Most people would think that a bright sunshiny day would be the ideal conditions for shooting outdoors and this is “usually” the case. However, it depends on how the target field has been setup. If the sun is behind the target, then you can have the sun shining directly into your eyes, which it not that ideal. If the sun is directly behind you and the target has a reflective surface you have the same effect.

Sun reflects off everything, so if it is bright in your eyes you need to protect your eyes with a brimmed hat or sunglasses.  Although most tournaments try to abide by the rules about direct and reflective sunlight it is not always possible.

WINDY

“I can’t change the direction of the wind, but I can adjust my sails to always reach my destination.”  Jimmy Dean

The wind conditions are something every archer needs to watch. They are completely unpredictable and can quickly change speed, direction and location.  Windy conditions can be a nightmare for young archers who have a lightweight bow or low draw-weight for different reasons.  Lightweight bows sometimes can become a sail, catching the wind, creating a constant fight to keep it steady and aligned. Low draw-weight bows usually force the arrows into a greater arch to reach the same distance; therefore, they are in the air longer and more affected by strong winds.

Quick Tip: Check the trees, grass, and flags to understand the wind through your shooting plane.

Most archers need to be patient when shooting in high winds and wait for as long as possible for low winds. Remember, the more you practice in different kinds of winds the more you learn about how they affect you.

RAINY

“Anyone who says sunshine brings happiness has never danced in the rain”Unknown

Unlike wind, which can blow your arrows off the target, rain only adds weight to the arrow and causes the arrow to fly a little lower.  Try to remember to keep strong through the entire shot and aim a little high. If your shots were weaker than normal, the rain will make that mistake 10 times more noticeable than it would be in clear weather conditions and produce lower scores.

HOT AND HUMID

“I like to play long matches and in hot weather. Those are my conditions. I like it hot because it’s bad for other players. A lot of them don’t like it hot.”Yuliana Fedak

Most new archers do not think about humidity affecting their arrows however, if the air is heavy it can cause varying effects. If it is very humid, it can cause your arrows not to spin as quickly leaving your shots grouping lower since they do not gain as much distance.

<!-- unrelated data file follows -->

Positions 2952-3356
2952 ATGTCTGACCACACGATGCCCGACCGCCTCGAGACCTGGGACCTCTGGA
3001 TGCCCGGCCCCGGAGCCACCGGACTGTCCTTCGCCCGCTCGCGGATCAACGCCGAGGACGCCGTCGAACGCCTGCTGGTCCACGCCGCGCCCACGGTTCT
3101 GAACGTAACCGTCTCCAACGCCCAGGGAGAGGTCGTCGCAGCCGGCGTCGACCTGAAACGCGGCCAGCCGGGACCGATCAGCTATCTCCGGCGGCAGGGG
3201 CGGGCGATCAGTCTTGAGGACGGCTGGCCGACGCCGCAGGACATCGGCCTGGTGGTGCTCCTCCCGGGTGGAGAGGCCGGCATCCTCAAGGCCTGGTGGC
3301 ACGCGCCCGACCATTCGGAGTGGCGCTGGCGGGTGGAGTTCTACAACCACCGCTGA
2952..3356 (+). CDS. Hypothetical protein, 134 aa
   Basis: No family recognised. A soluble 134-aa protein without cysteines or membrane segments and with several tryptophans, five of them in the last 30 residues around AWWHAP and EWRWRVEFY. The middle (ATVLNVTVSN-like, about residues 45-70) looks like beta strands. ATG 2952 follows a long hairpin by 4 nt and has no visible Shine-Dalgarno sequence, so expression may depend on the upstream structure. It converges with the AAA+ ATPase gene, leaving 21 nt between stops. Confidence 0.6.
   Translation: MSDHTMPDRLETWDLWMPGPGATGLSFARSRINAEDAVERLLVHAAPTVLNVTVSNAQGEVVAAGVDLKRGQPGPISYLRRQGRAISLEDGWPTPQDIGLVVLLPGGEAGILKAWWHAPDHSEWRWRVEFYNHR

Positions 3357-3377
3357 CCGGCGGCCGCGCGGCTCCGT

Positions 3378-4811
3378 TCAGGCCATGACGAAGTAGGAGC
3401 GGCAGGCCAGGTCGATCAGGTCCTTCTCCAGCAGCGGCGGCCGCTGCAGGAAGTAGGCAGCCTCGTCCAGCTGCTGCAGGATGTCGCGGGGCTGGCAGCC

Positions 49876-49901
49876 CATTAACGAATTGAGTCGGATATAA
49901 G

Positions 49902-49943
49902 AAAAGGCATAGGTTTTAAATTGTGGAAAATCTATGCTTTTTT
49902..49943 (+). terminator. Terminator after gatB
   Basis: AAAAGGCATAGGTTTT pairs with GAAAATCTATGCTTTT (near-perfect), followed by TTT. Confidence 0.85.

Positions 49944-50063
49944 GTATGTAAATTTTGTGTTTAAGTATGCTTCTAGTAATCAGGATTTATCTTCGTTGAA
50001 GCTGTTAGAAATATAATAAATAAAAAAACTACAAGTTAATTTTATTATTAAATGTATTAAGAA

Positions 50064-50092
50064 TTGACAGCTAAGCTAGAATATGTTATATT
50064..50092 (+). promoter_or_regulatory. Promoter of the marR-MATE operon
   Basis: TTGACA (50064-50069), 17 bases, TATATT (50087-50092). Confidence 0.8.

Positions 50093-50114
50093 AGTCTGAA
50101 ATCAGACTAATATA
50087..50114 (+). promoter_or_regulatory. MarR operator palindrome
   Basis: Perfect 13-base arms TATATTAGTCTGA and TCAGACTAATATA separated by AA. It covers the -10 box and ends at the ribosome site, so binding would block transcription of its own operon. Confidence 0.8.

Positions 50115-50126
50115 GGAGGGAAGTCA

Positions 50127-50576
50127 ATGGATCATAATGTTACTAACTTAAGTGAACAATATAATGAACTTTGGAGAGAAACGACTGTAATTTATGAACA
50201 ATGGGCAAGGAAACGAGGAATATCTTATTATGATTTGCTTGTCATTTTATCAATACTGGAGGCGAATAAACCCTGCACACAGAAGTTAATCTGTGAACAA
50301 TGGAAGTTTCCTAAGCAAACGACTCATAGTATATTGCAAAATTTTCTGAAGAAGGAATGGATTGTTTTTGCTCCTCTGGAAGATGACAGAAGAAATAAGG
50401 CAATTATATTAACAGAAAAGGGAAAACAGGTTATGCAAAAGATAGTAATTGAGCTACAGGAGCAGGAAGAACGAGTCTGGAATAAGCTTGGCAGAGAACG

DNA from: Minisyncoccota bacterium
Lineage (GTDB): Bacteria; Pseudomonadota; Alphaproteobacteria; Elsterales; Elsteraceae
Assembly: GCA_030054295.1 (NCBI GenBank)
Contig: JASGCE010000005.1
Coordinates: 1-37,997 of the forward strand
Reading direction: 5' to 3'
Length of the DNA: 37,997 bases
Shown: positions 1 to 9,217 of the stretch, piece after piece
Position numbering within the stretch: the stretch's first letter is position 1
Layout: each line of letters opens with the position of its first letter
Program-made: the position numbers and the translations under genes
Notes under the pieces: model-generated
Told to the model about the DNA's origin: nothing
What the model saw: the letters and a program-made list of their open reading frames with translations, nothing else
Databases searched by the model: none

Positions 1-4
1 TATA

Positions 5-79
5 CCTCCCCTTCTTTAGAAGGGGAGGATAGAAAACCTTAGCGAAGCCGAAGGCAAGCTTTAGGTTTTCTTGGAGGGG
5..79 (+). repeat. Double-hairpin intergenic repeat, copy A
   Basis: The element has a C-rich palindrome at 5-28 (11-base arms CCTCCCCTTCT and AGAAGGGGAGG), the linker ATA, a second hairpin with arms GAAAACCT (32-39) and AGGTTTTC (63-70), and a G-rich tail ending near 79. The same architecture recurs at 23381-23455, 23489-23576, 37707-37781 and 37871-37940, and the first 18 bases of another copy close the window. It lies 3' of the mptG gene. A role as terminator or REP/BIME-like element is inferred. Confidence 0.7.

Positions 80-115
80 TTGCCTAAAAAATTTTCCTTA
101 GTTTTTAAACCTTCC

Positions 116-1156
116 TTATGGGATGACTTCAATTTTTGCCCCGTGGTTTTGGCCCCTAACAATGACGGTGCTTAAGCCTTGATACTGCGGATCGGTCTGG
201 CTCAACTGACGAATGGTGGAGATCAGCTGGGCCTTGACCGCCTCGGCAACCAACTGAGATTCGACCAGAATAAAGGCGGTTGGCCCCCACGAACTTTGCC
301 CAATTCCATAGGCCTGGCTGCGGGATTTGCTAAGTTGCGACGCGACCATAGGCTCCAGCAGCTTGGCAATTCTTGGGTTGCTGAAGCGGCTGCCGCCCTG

The heat affects the archer too with hot and sweaty hands. Sweaty hands affect your grip on the bow possibly changing your point of power and the heat causing your hands to swell which in turn affects your feel for the string in your fingers. Another possible affect is quicker dehydration resulting in loss of energy that is extremely bad for any endurance athlete. Therefore, in the heat it is important to know how you react in the heat and humidity and know how to keep cool.

FOGGY

“It is not the clear-sighted who rule the world. Great achievements are accomplished in a blessed, warm fog.” Joseph Conrad

Shooting in the fog can be one of the most difficult and dangerous weather conditions. Whenever you are unable to see the target or able to review the shot and compensate it can be extremely trying on your patience and self-esteem. Some archers absolutely refuse to shoot in the fog with associated dangers and for fear of loss of arrows and the associated costs.  If you choose to continue to shoot in the fog focus on hitting the target and understand that tight grouping of your arrows can be a real problem.

Quick Tip: Numbering your arrows and tracking your arrows can help so you can adjust your shots.

COLD

“It doesn’t matter if the water is cold or warm if you’re going to have to wade through it anyway” Teilhard de Chardin

Although outdoor tournaments are rarely held during frigid weather with conditions of snow or hail, it can be very cold in the morning at the start of a tournament in the spring or fall.  Muscles tend to tighten up and you can injury yourself if you do not properly warm-up or wear appropriate clothing. Make sure you are appropriately dressed in layers that can be shed as the day warms up.

“I don’t see pitches down the middle anymore – not even in batting practice.” Hank Aaron

It takes time to figure out what happens to your shots in the different types of weather conditions; therefore, it is important to practice a lot, in all types of weather, to prepare for not so ideal weather conditions.

 “Practice is the best of all instructors.” Publilius Syrus

Thanks to Luke Pacholski for the use of his web images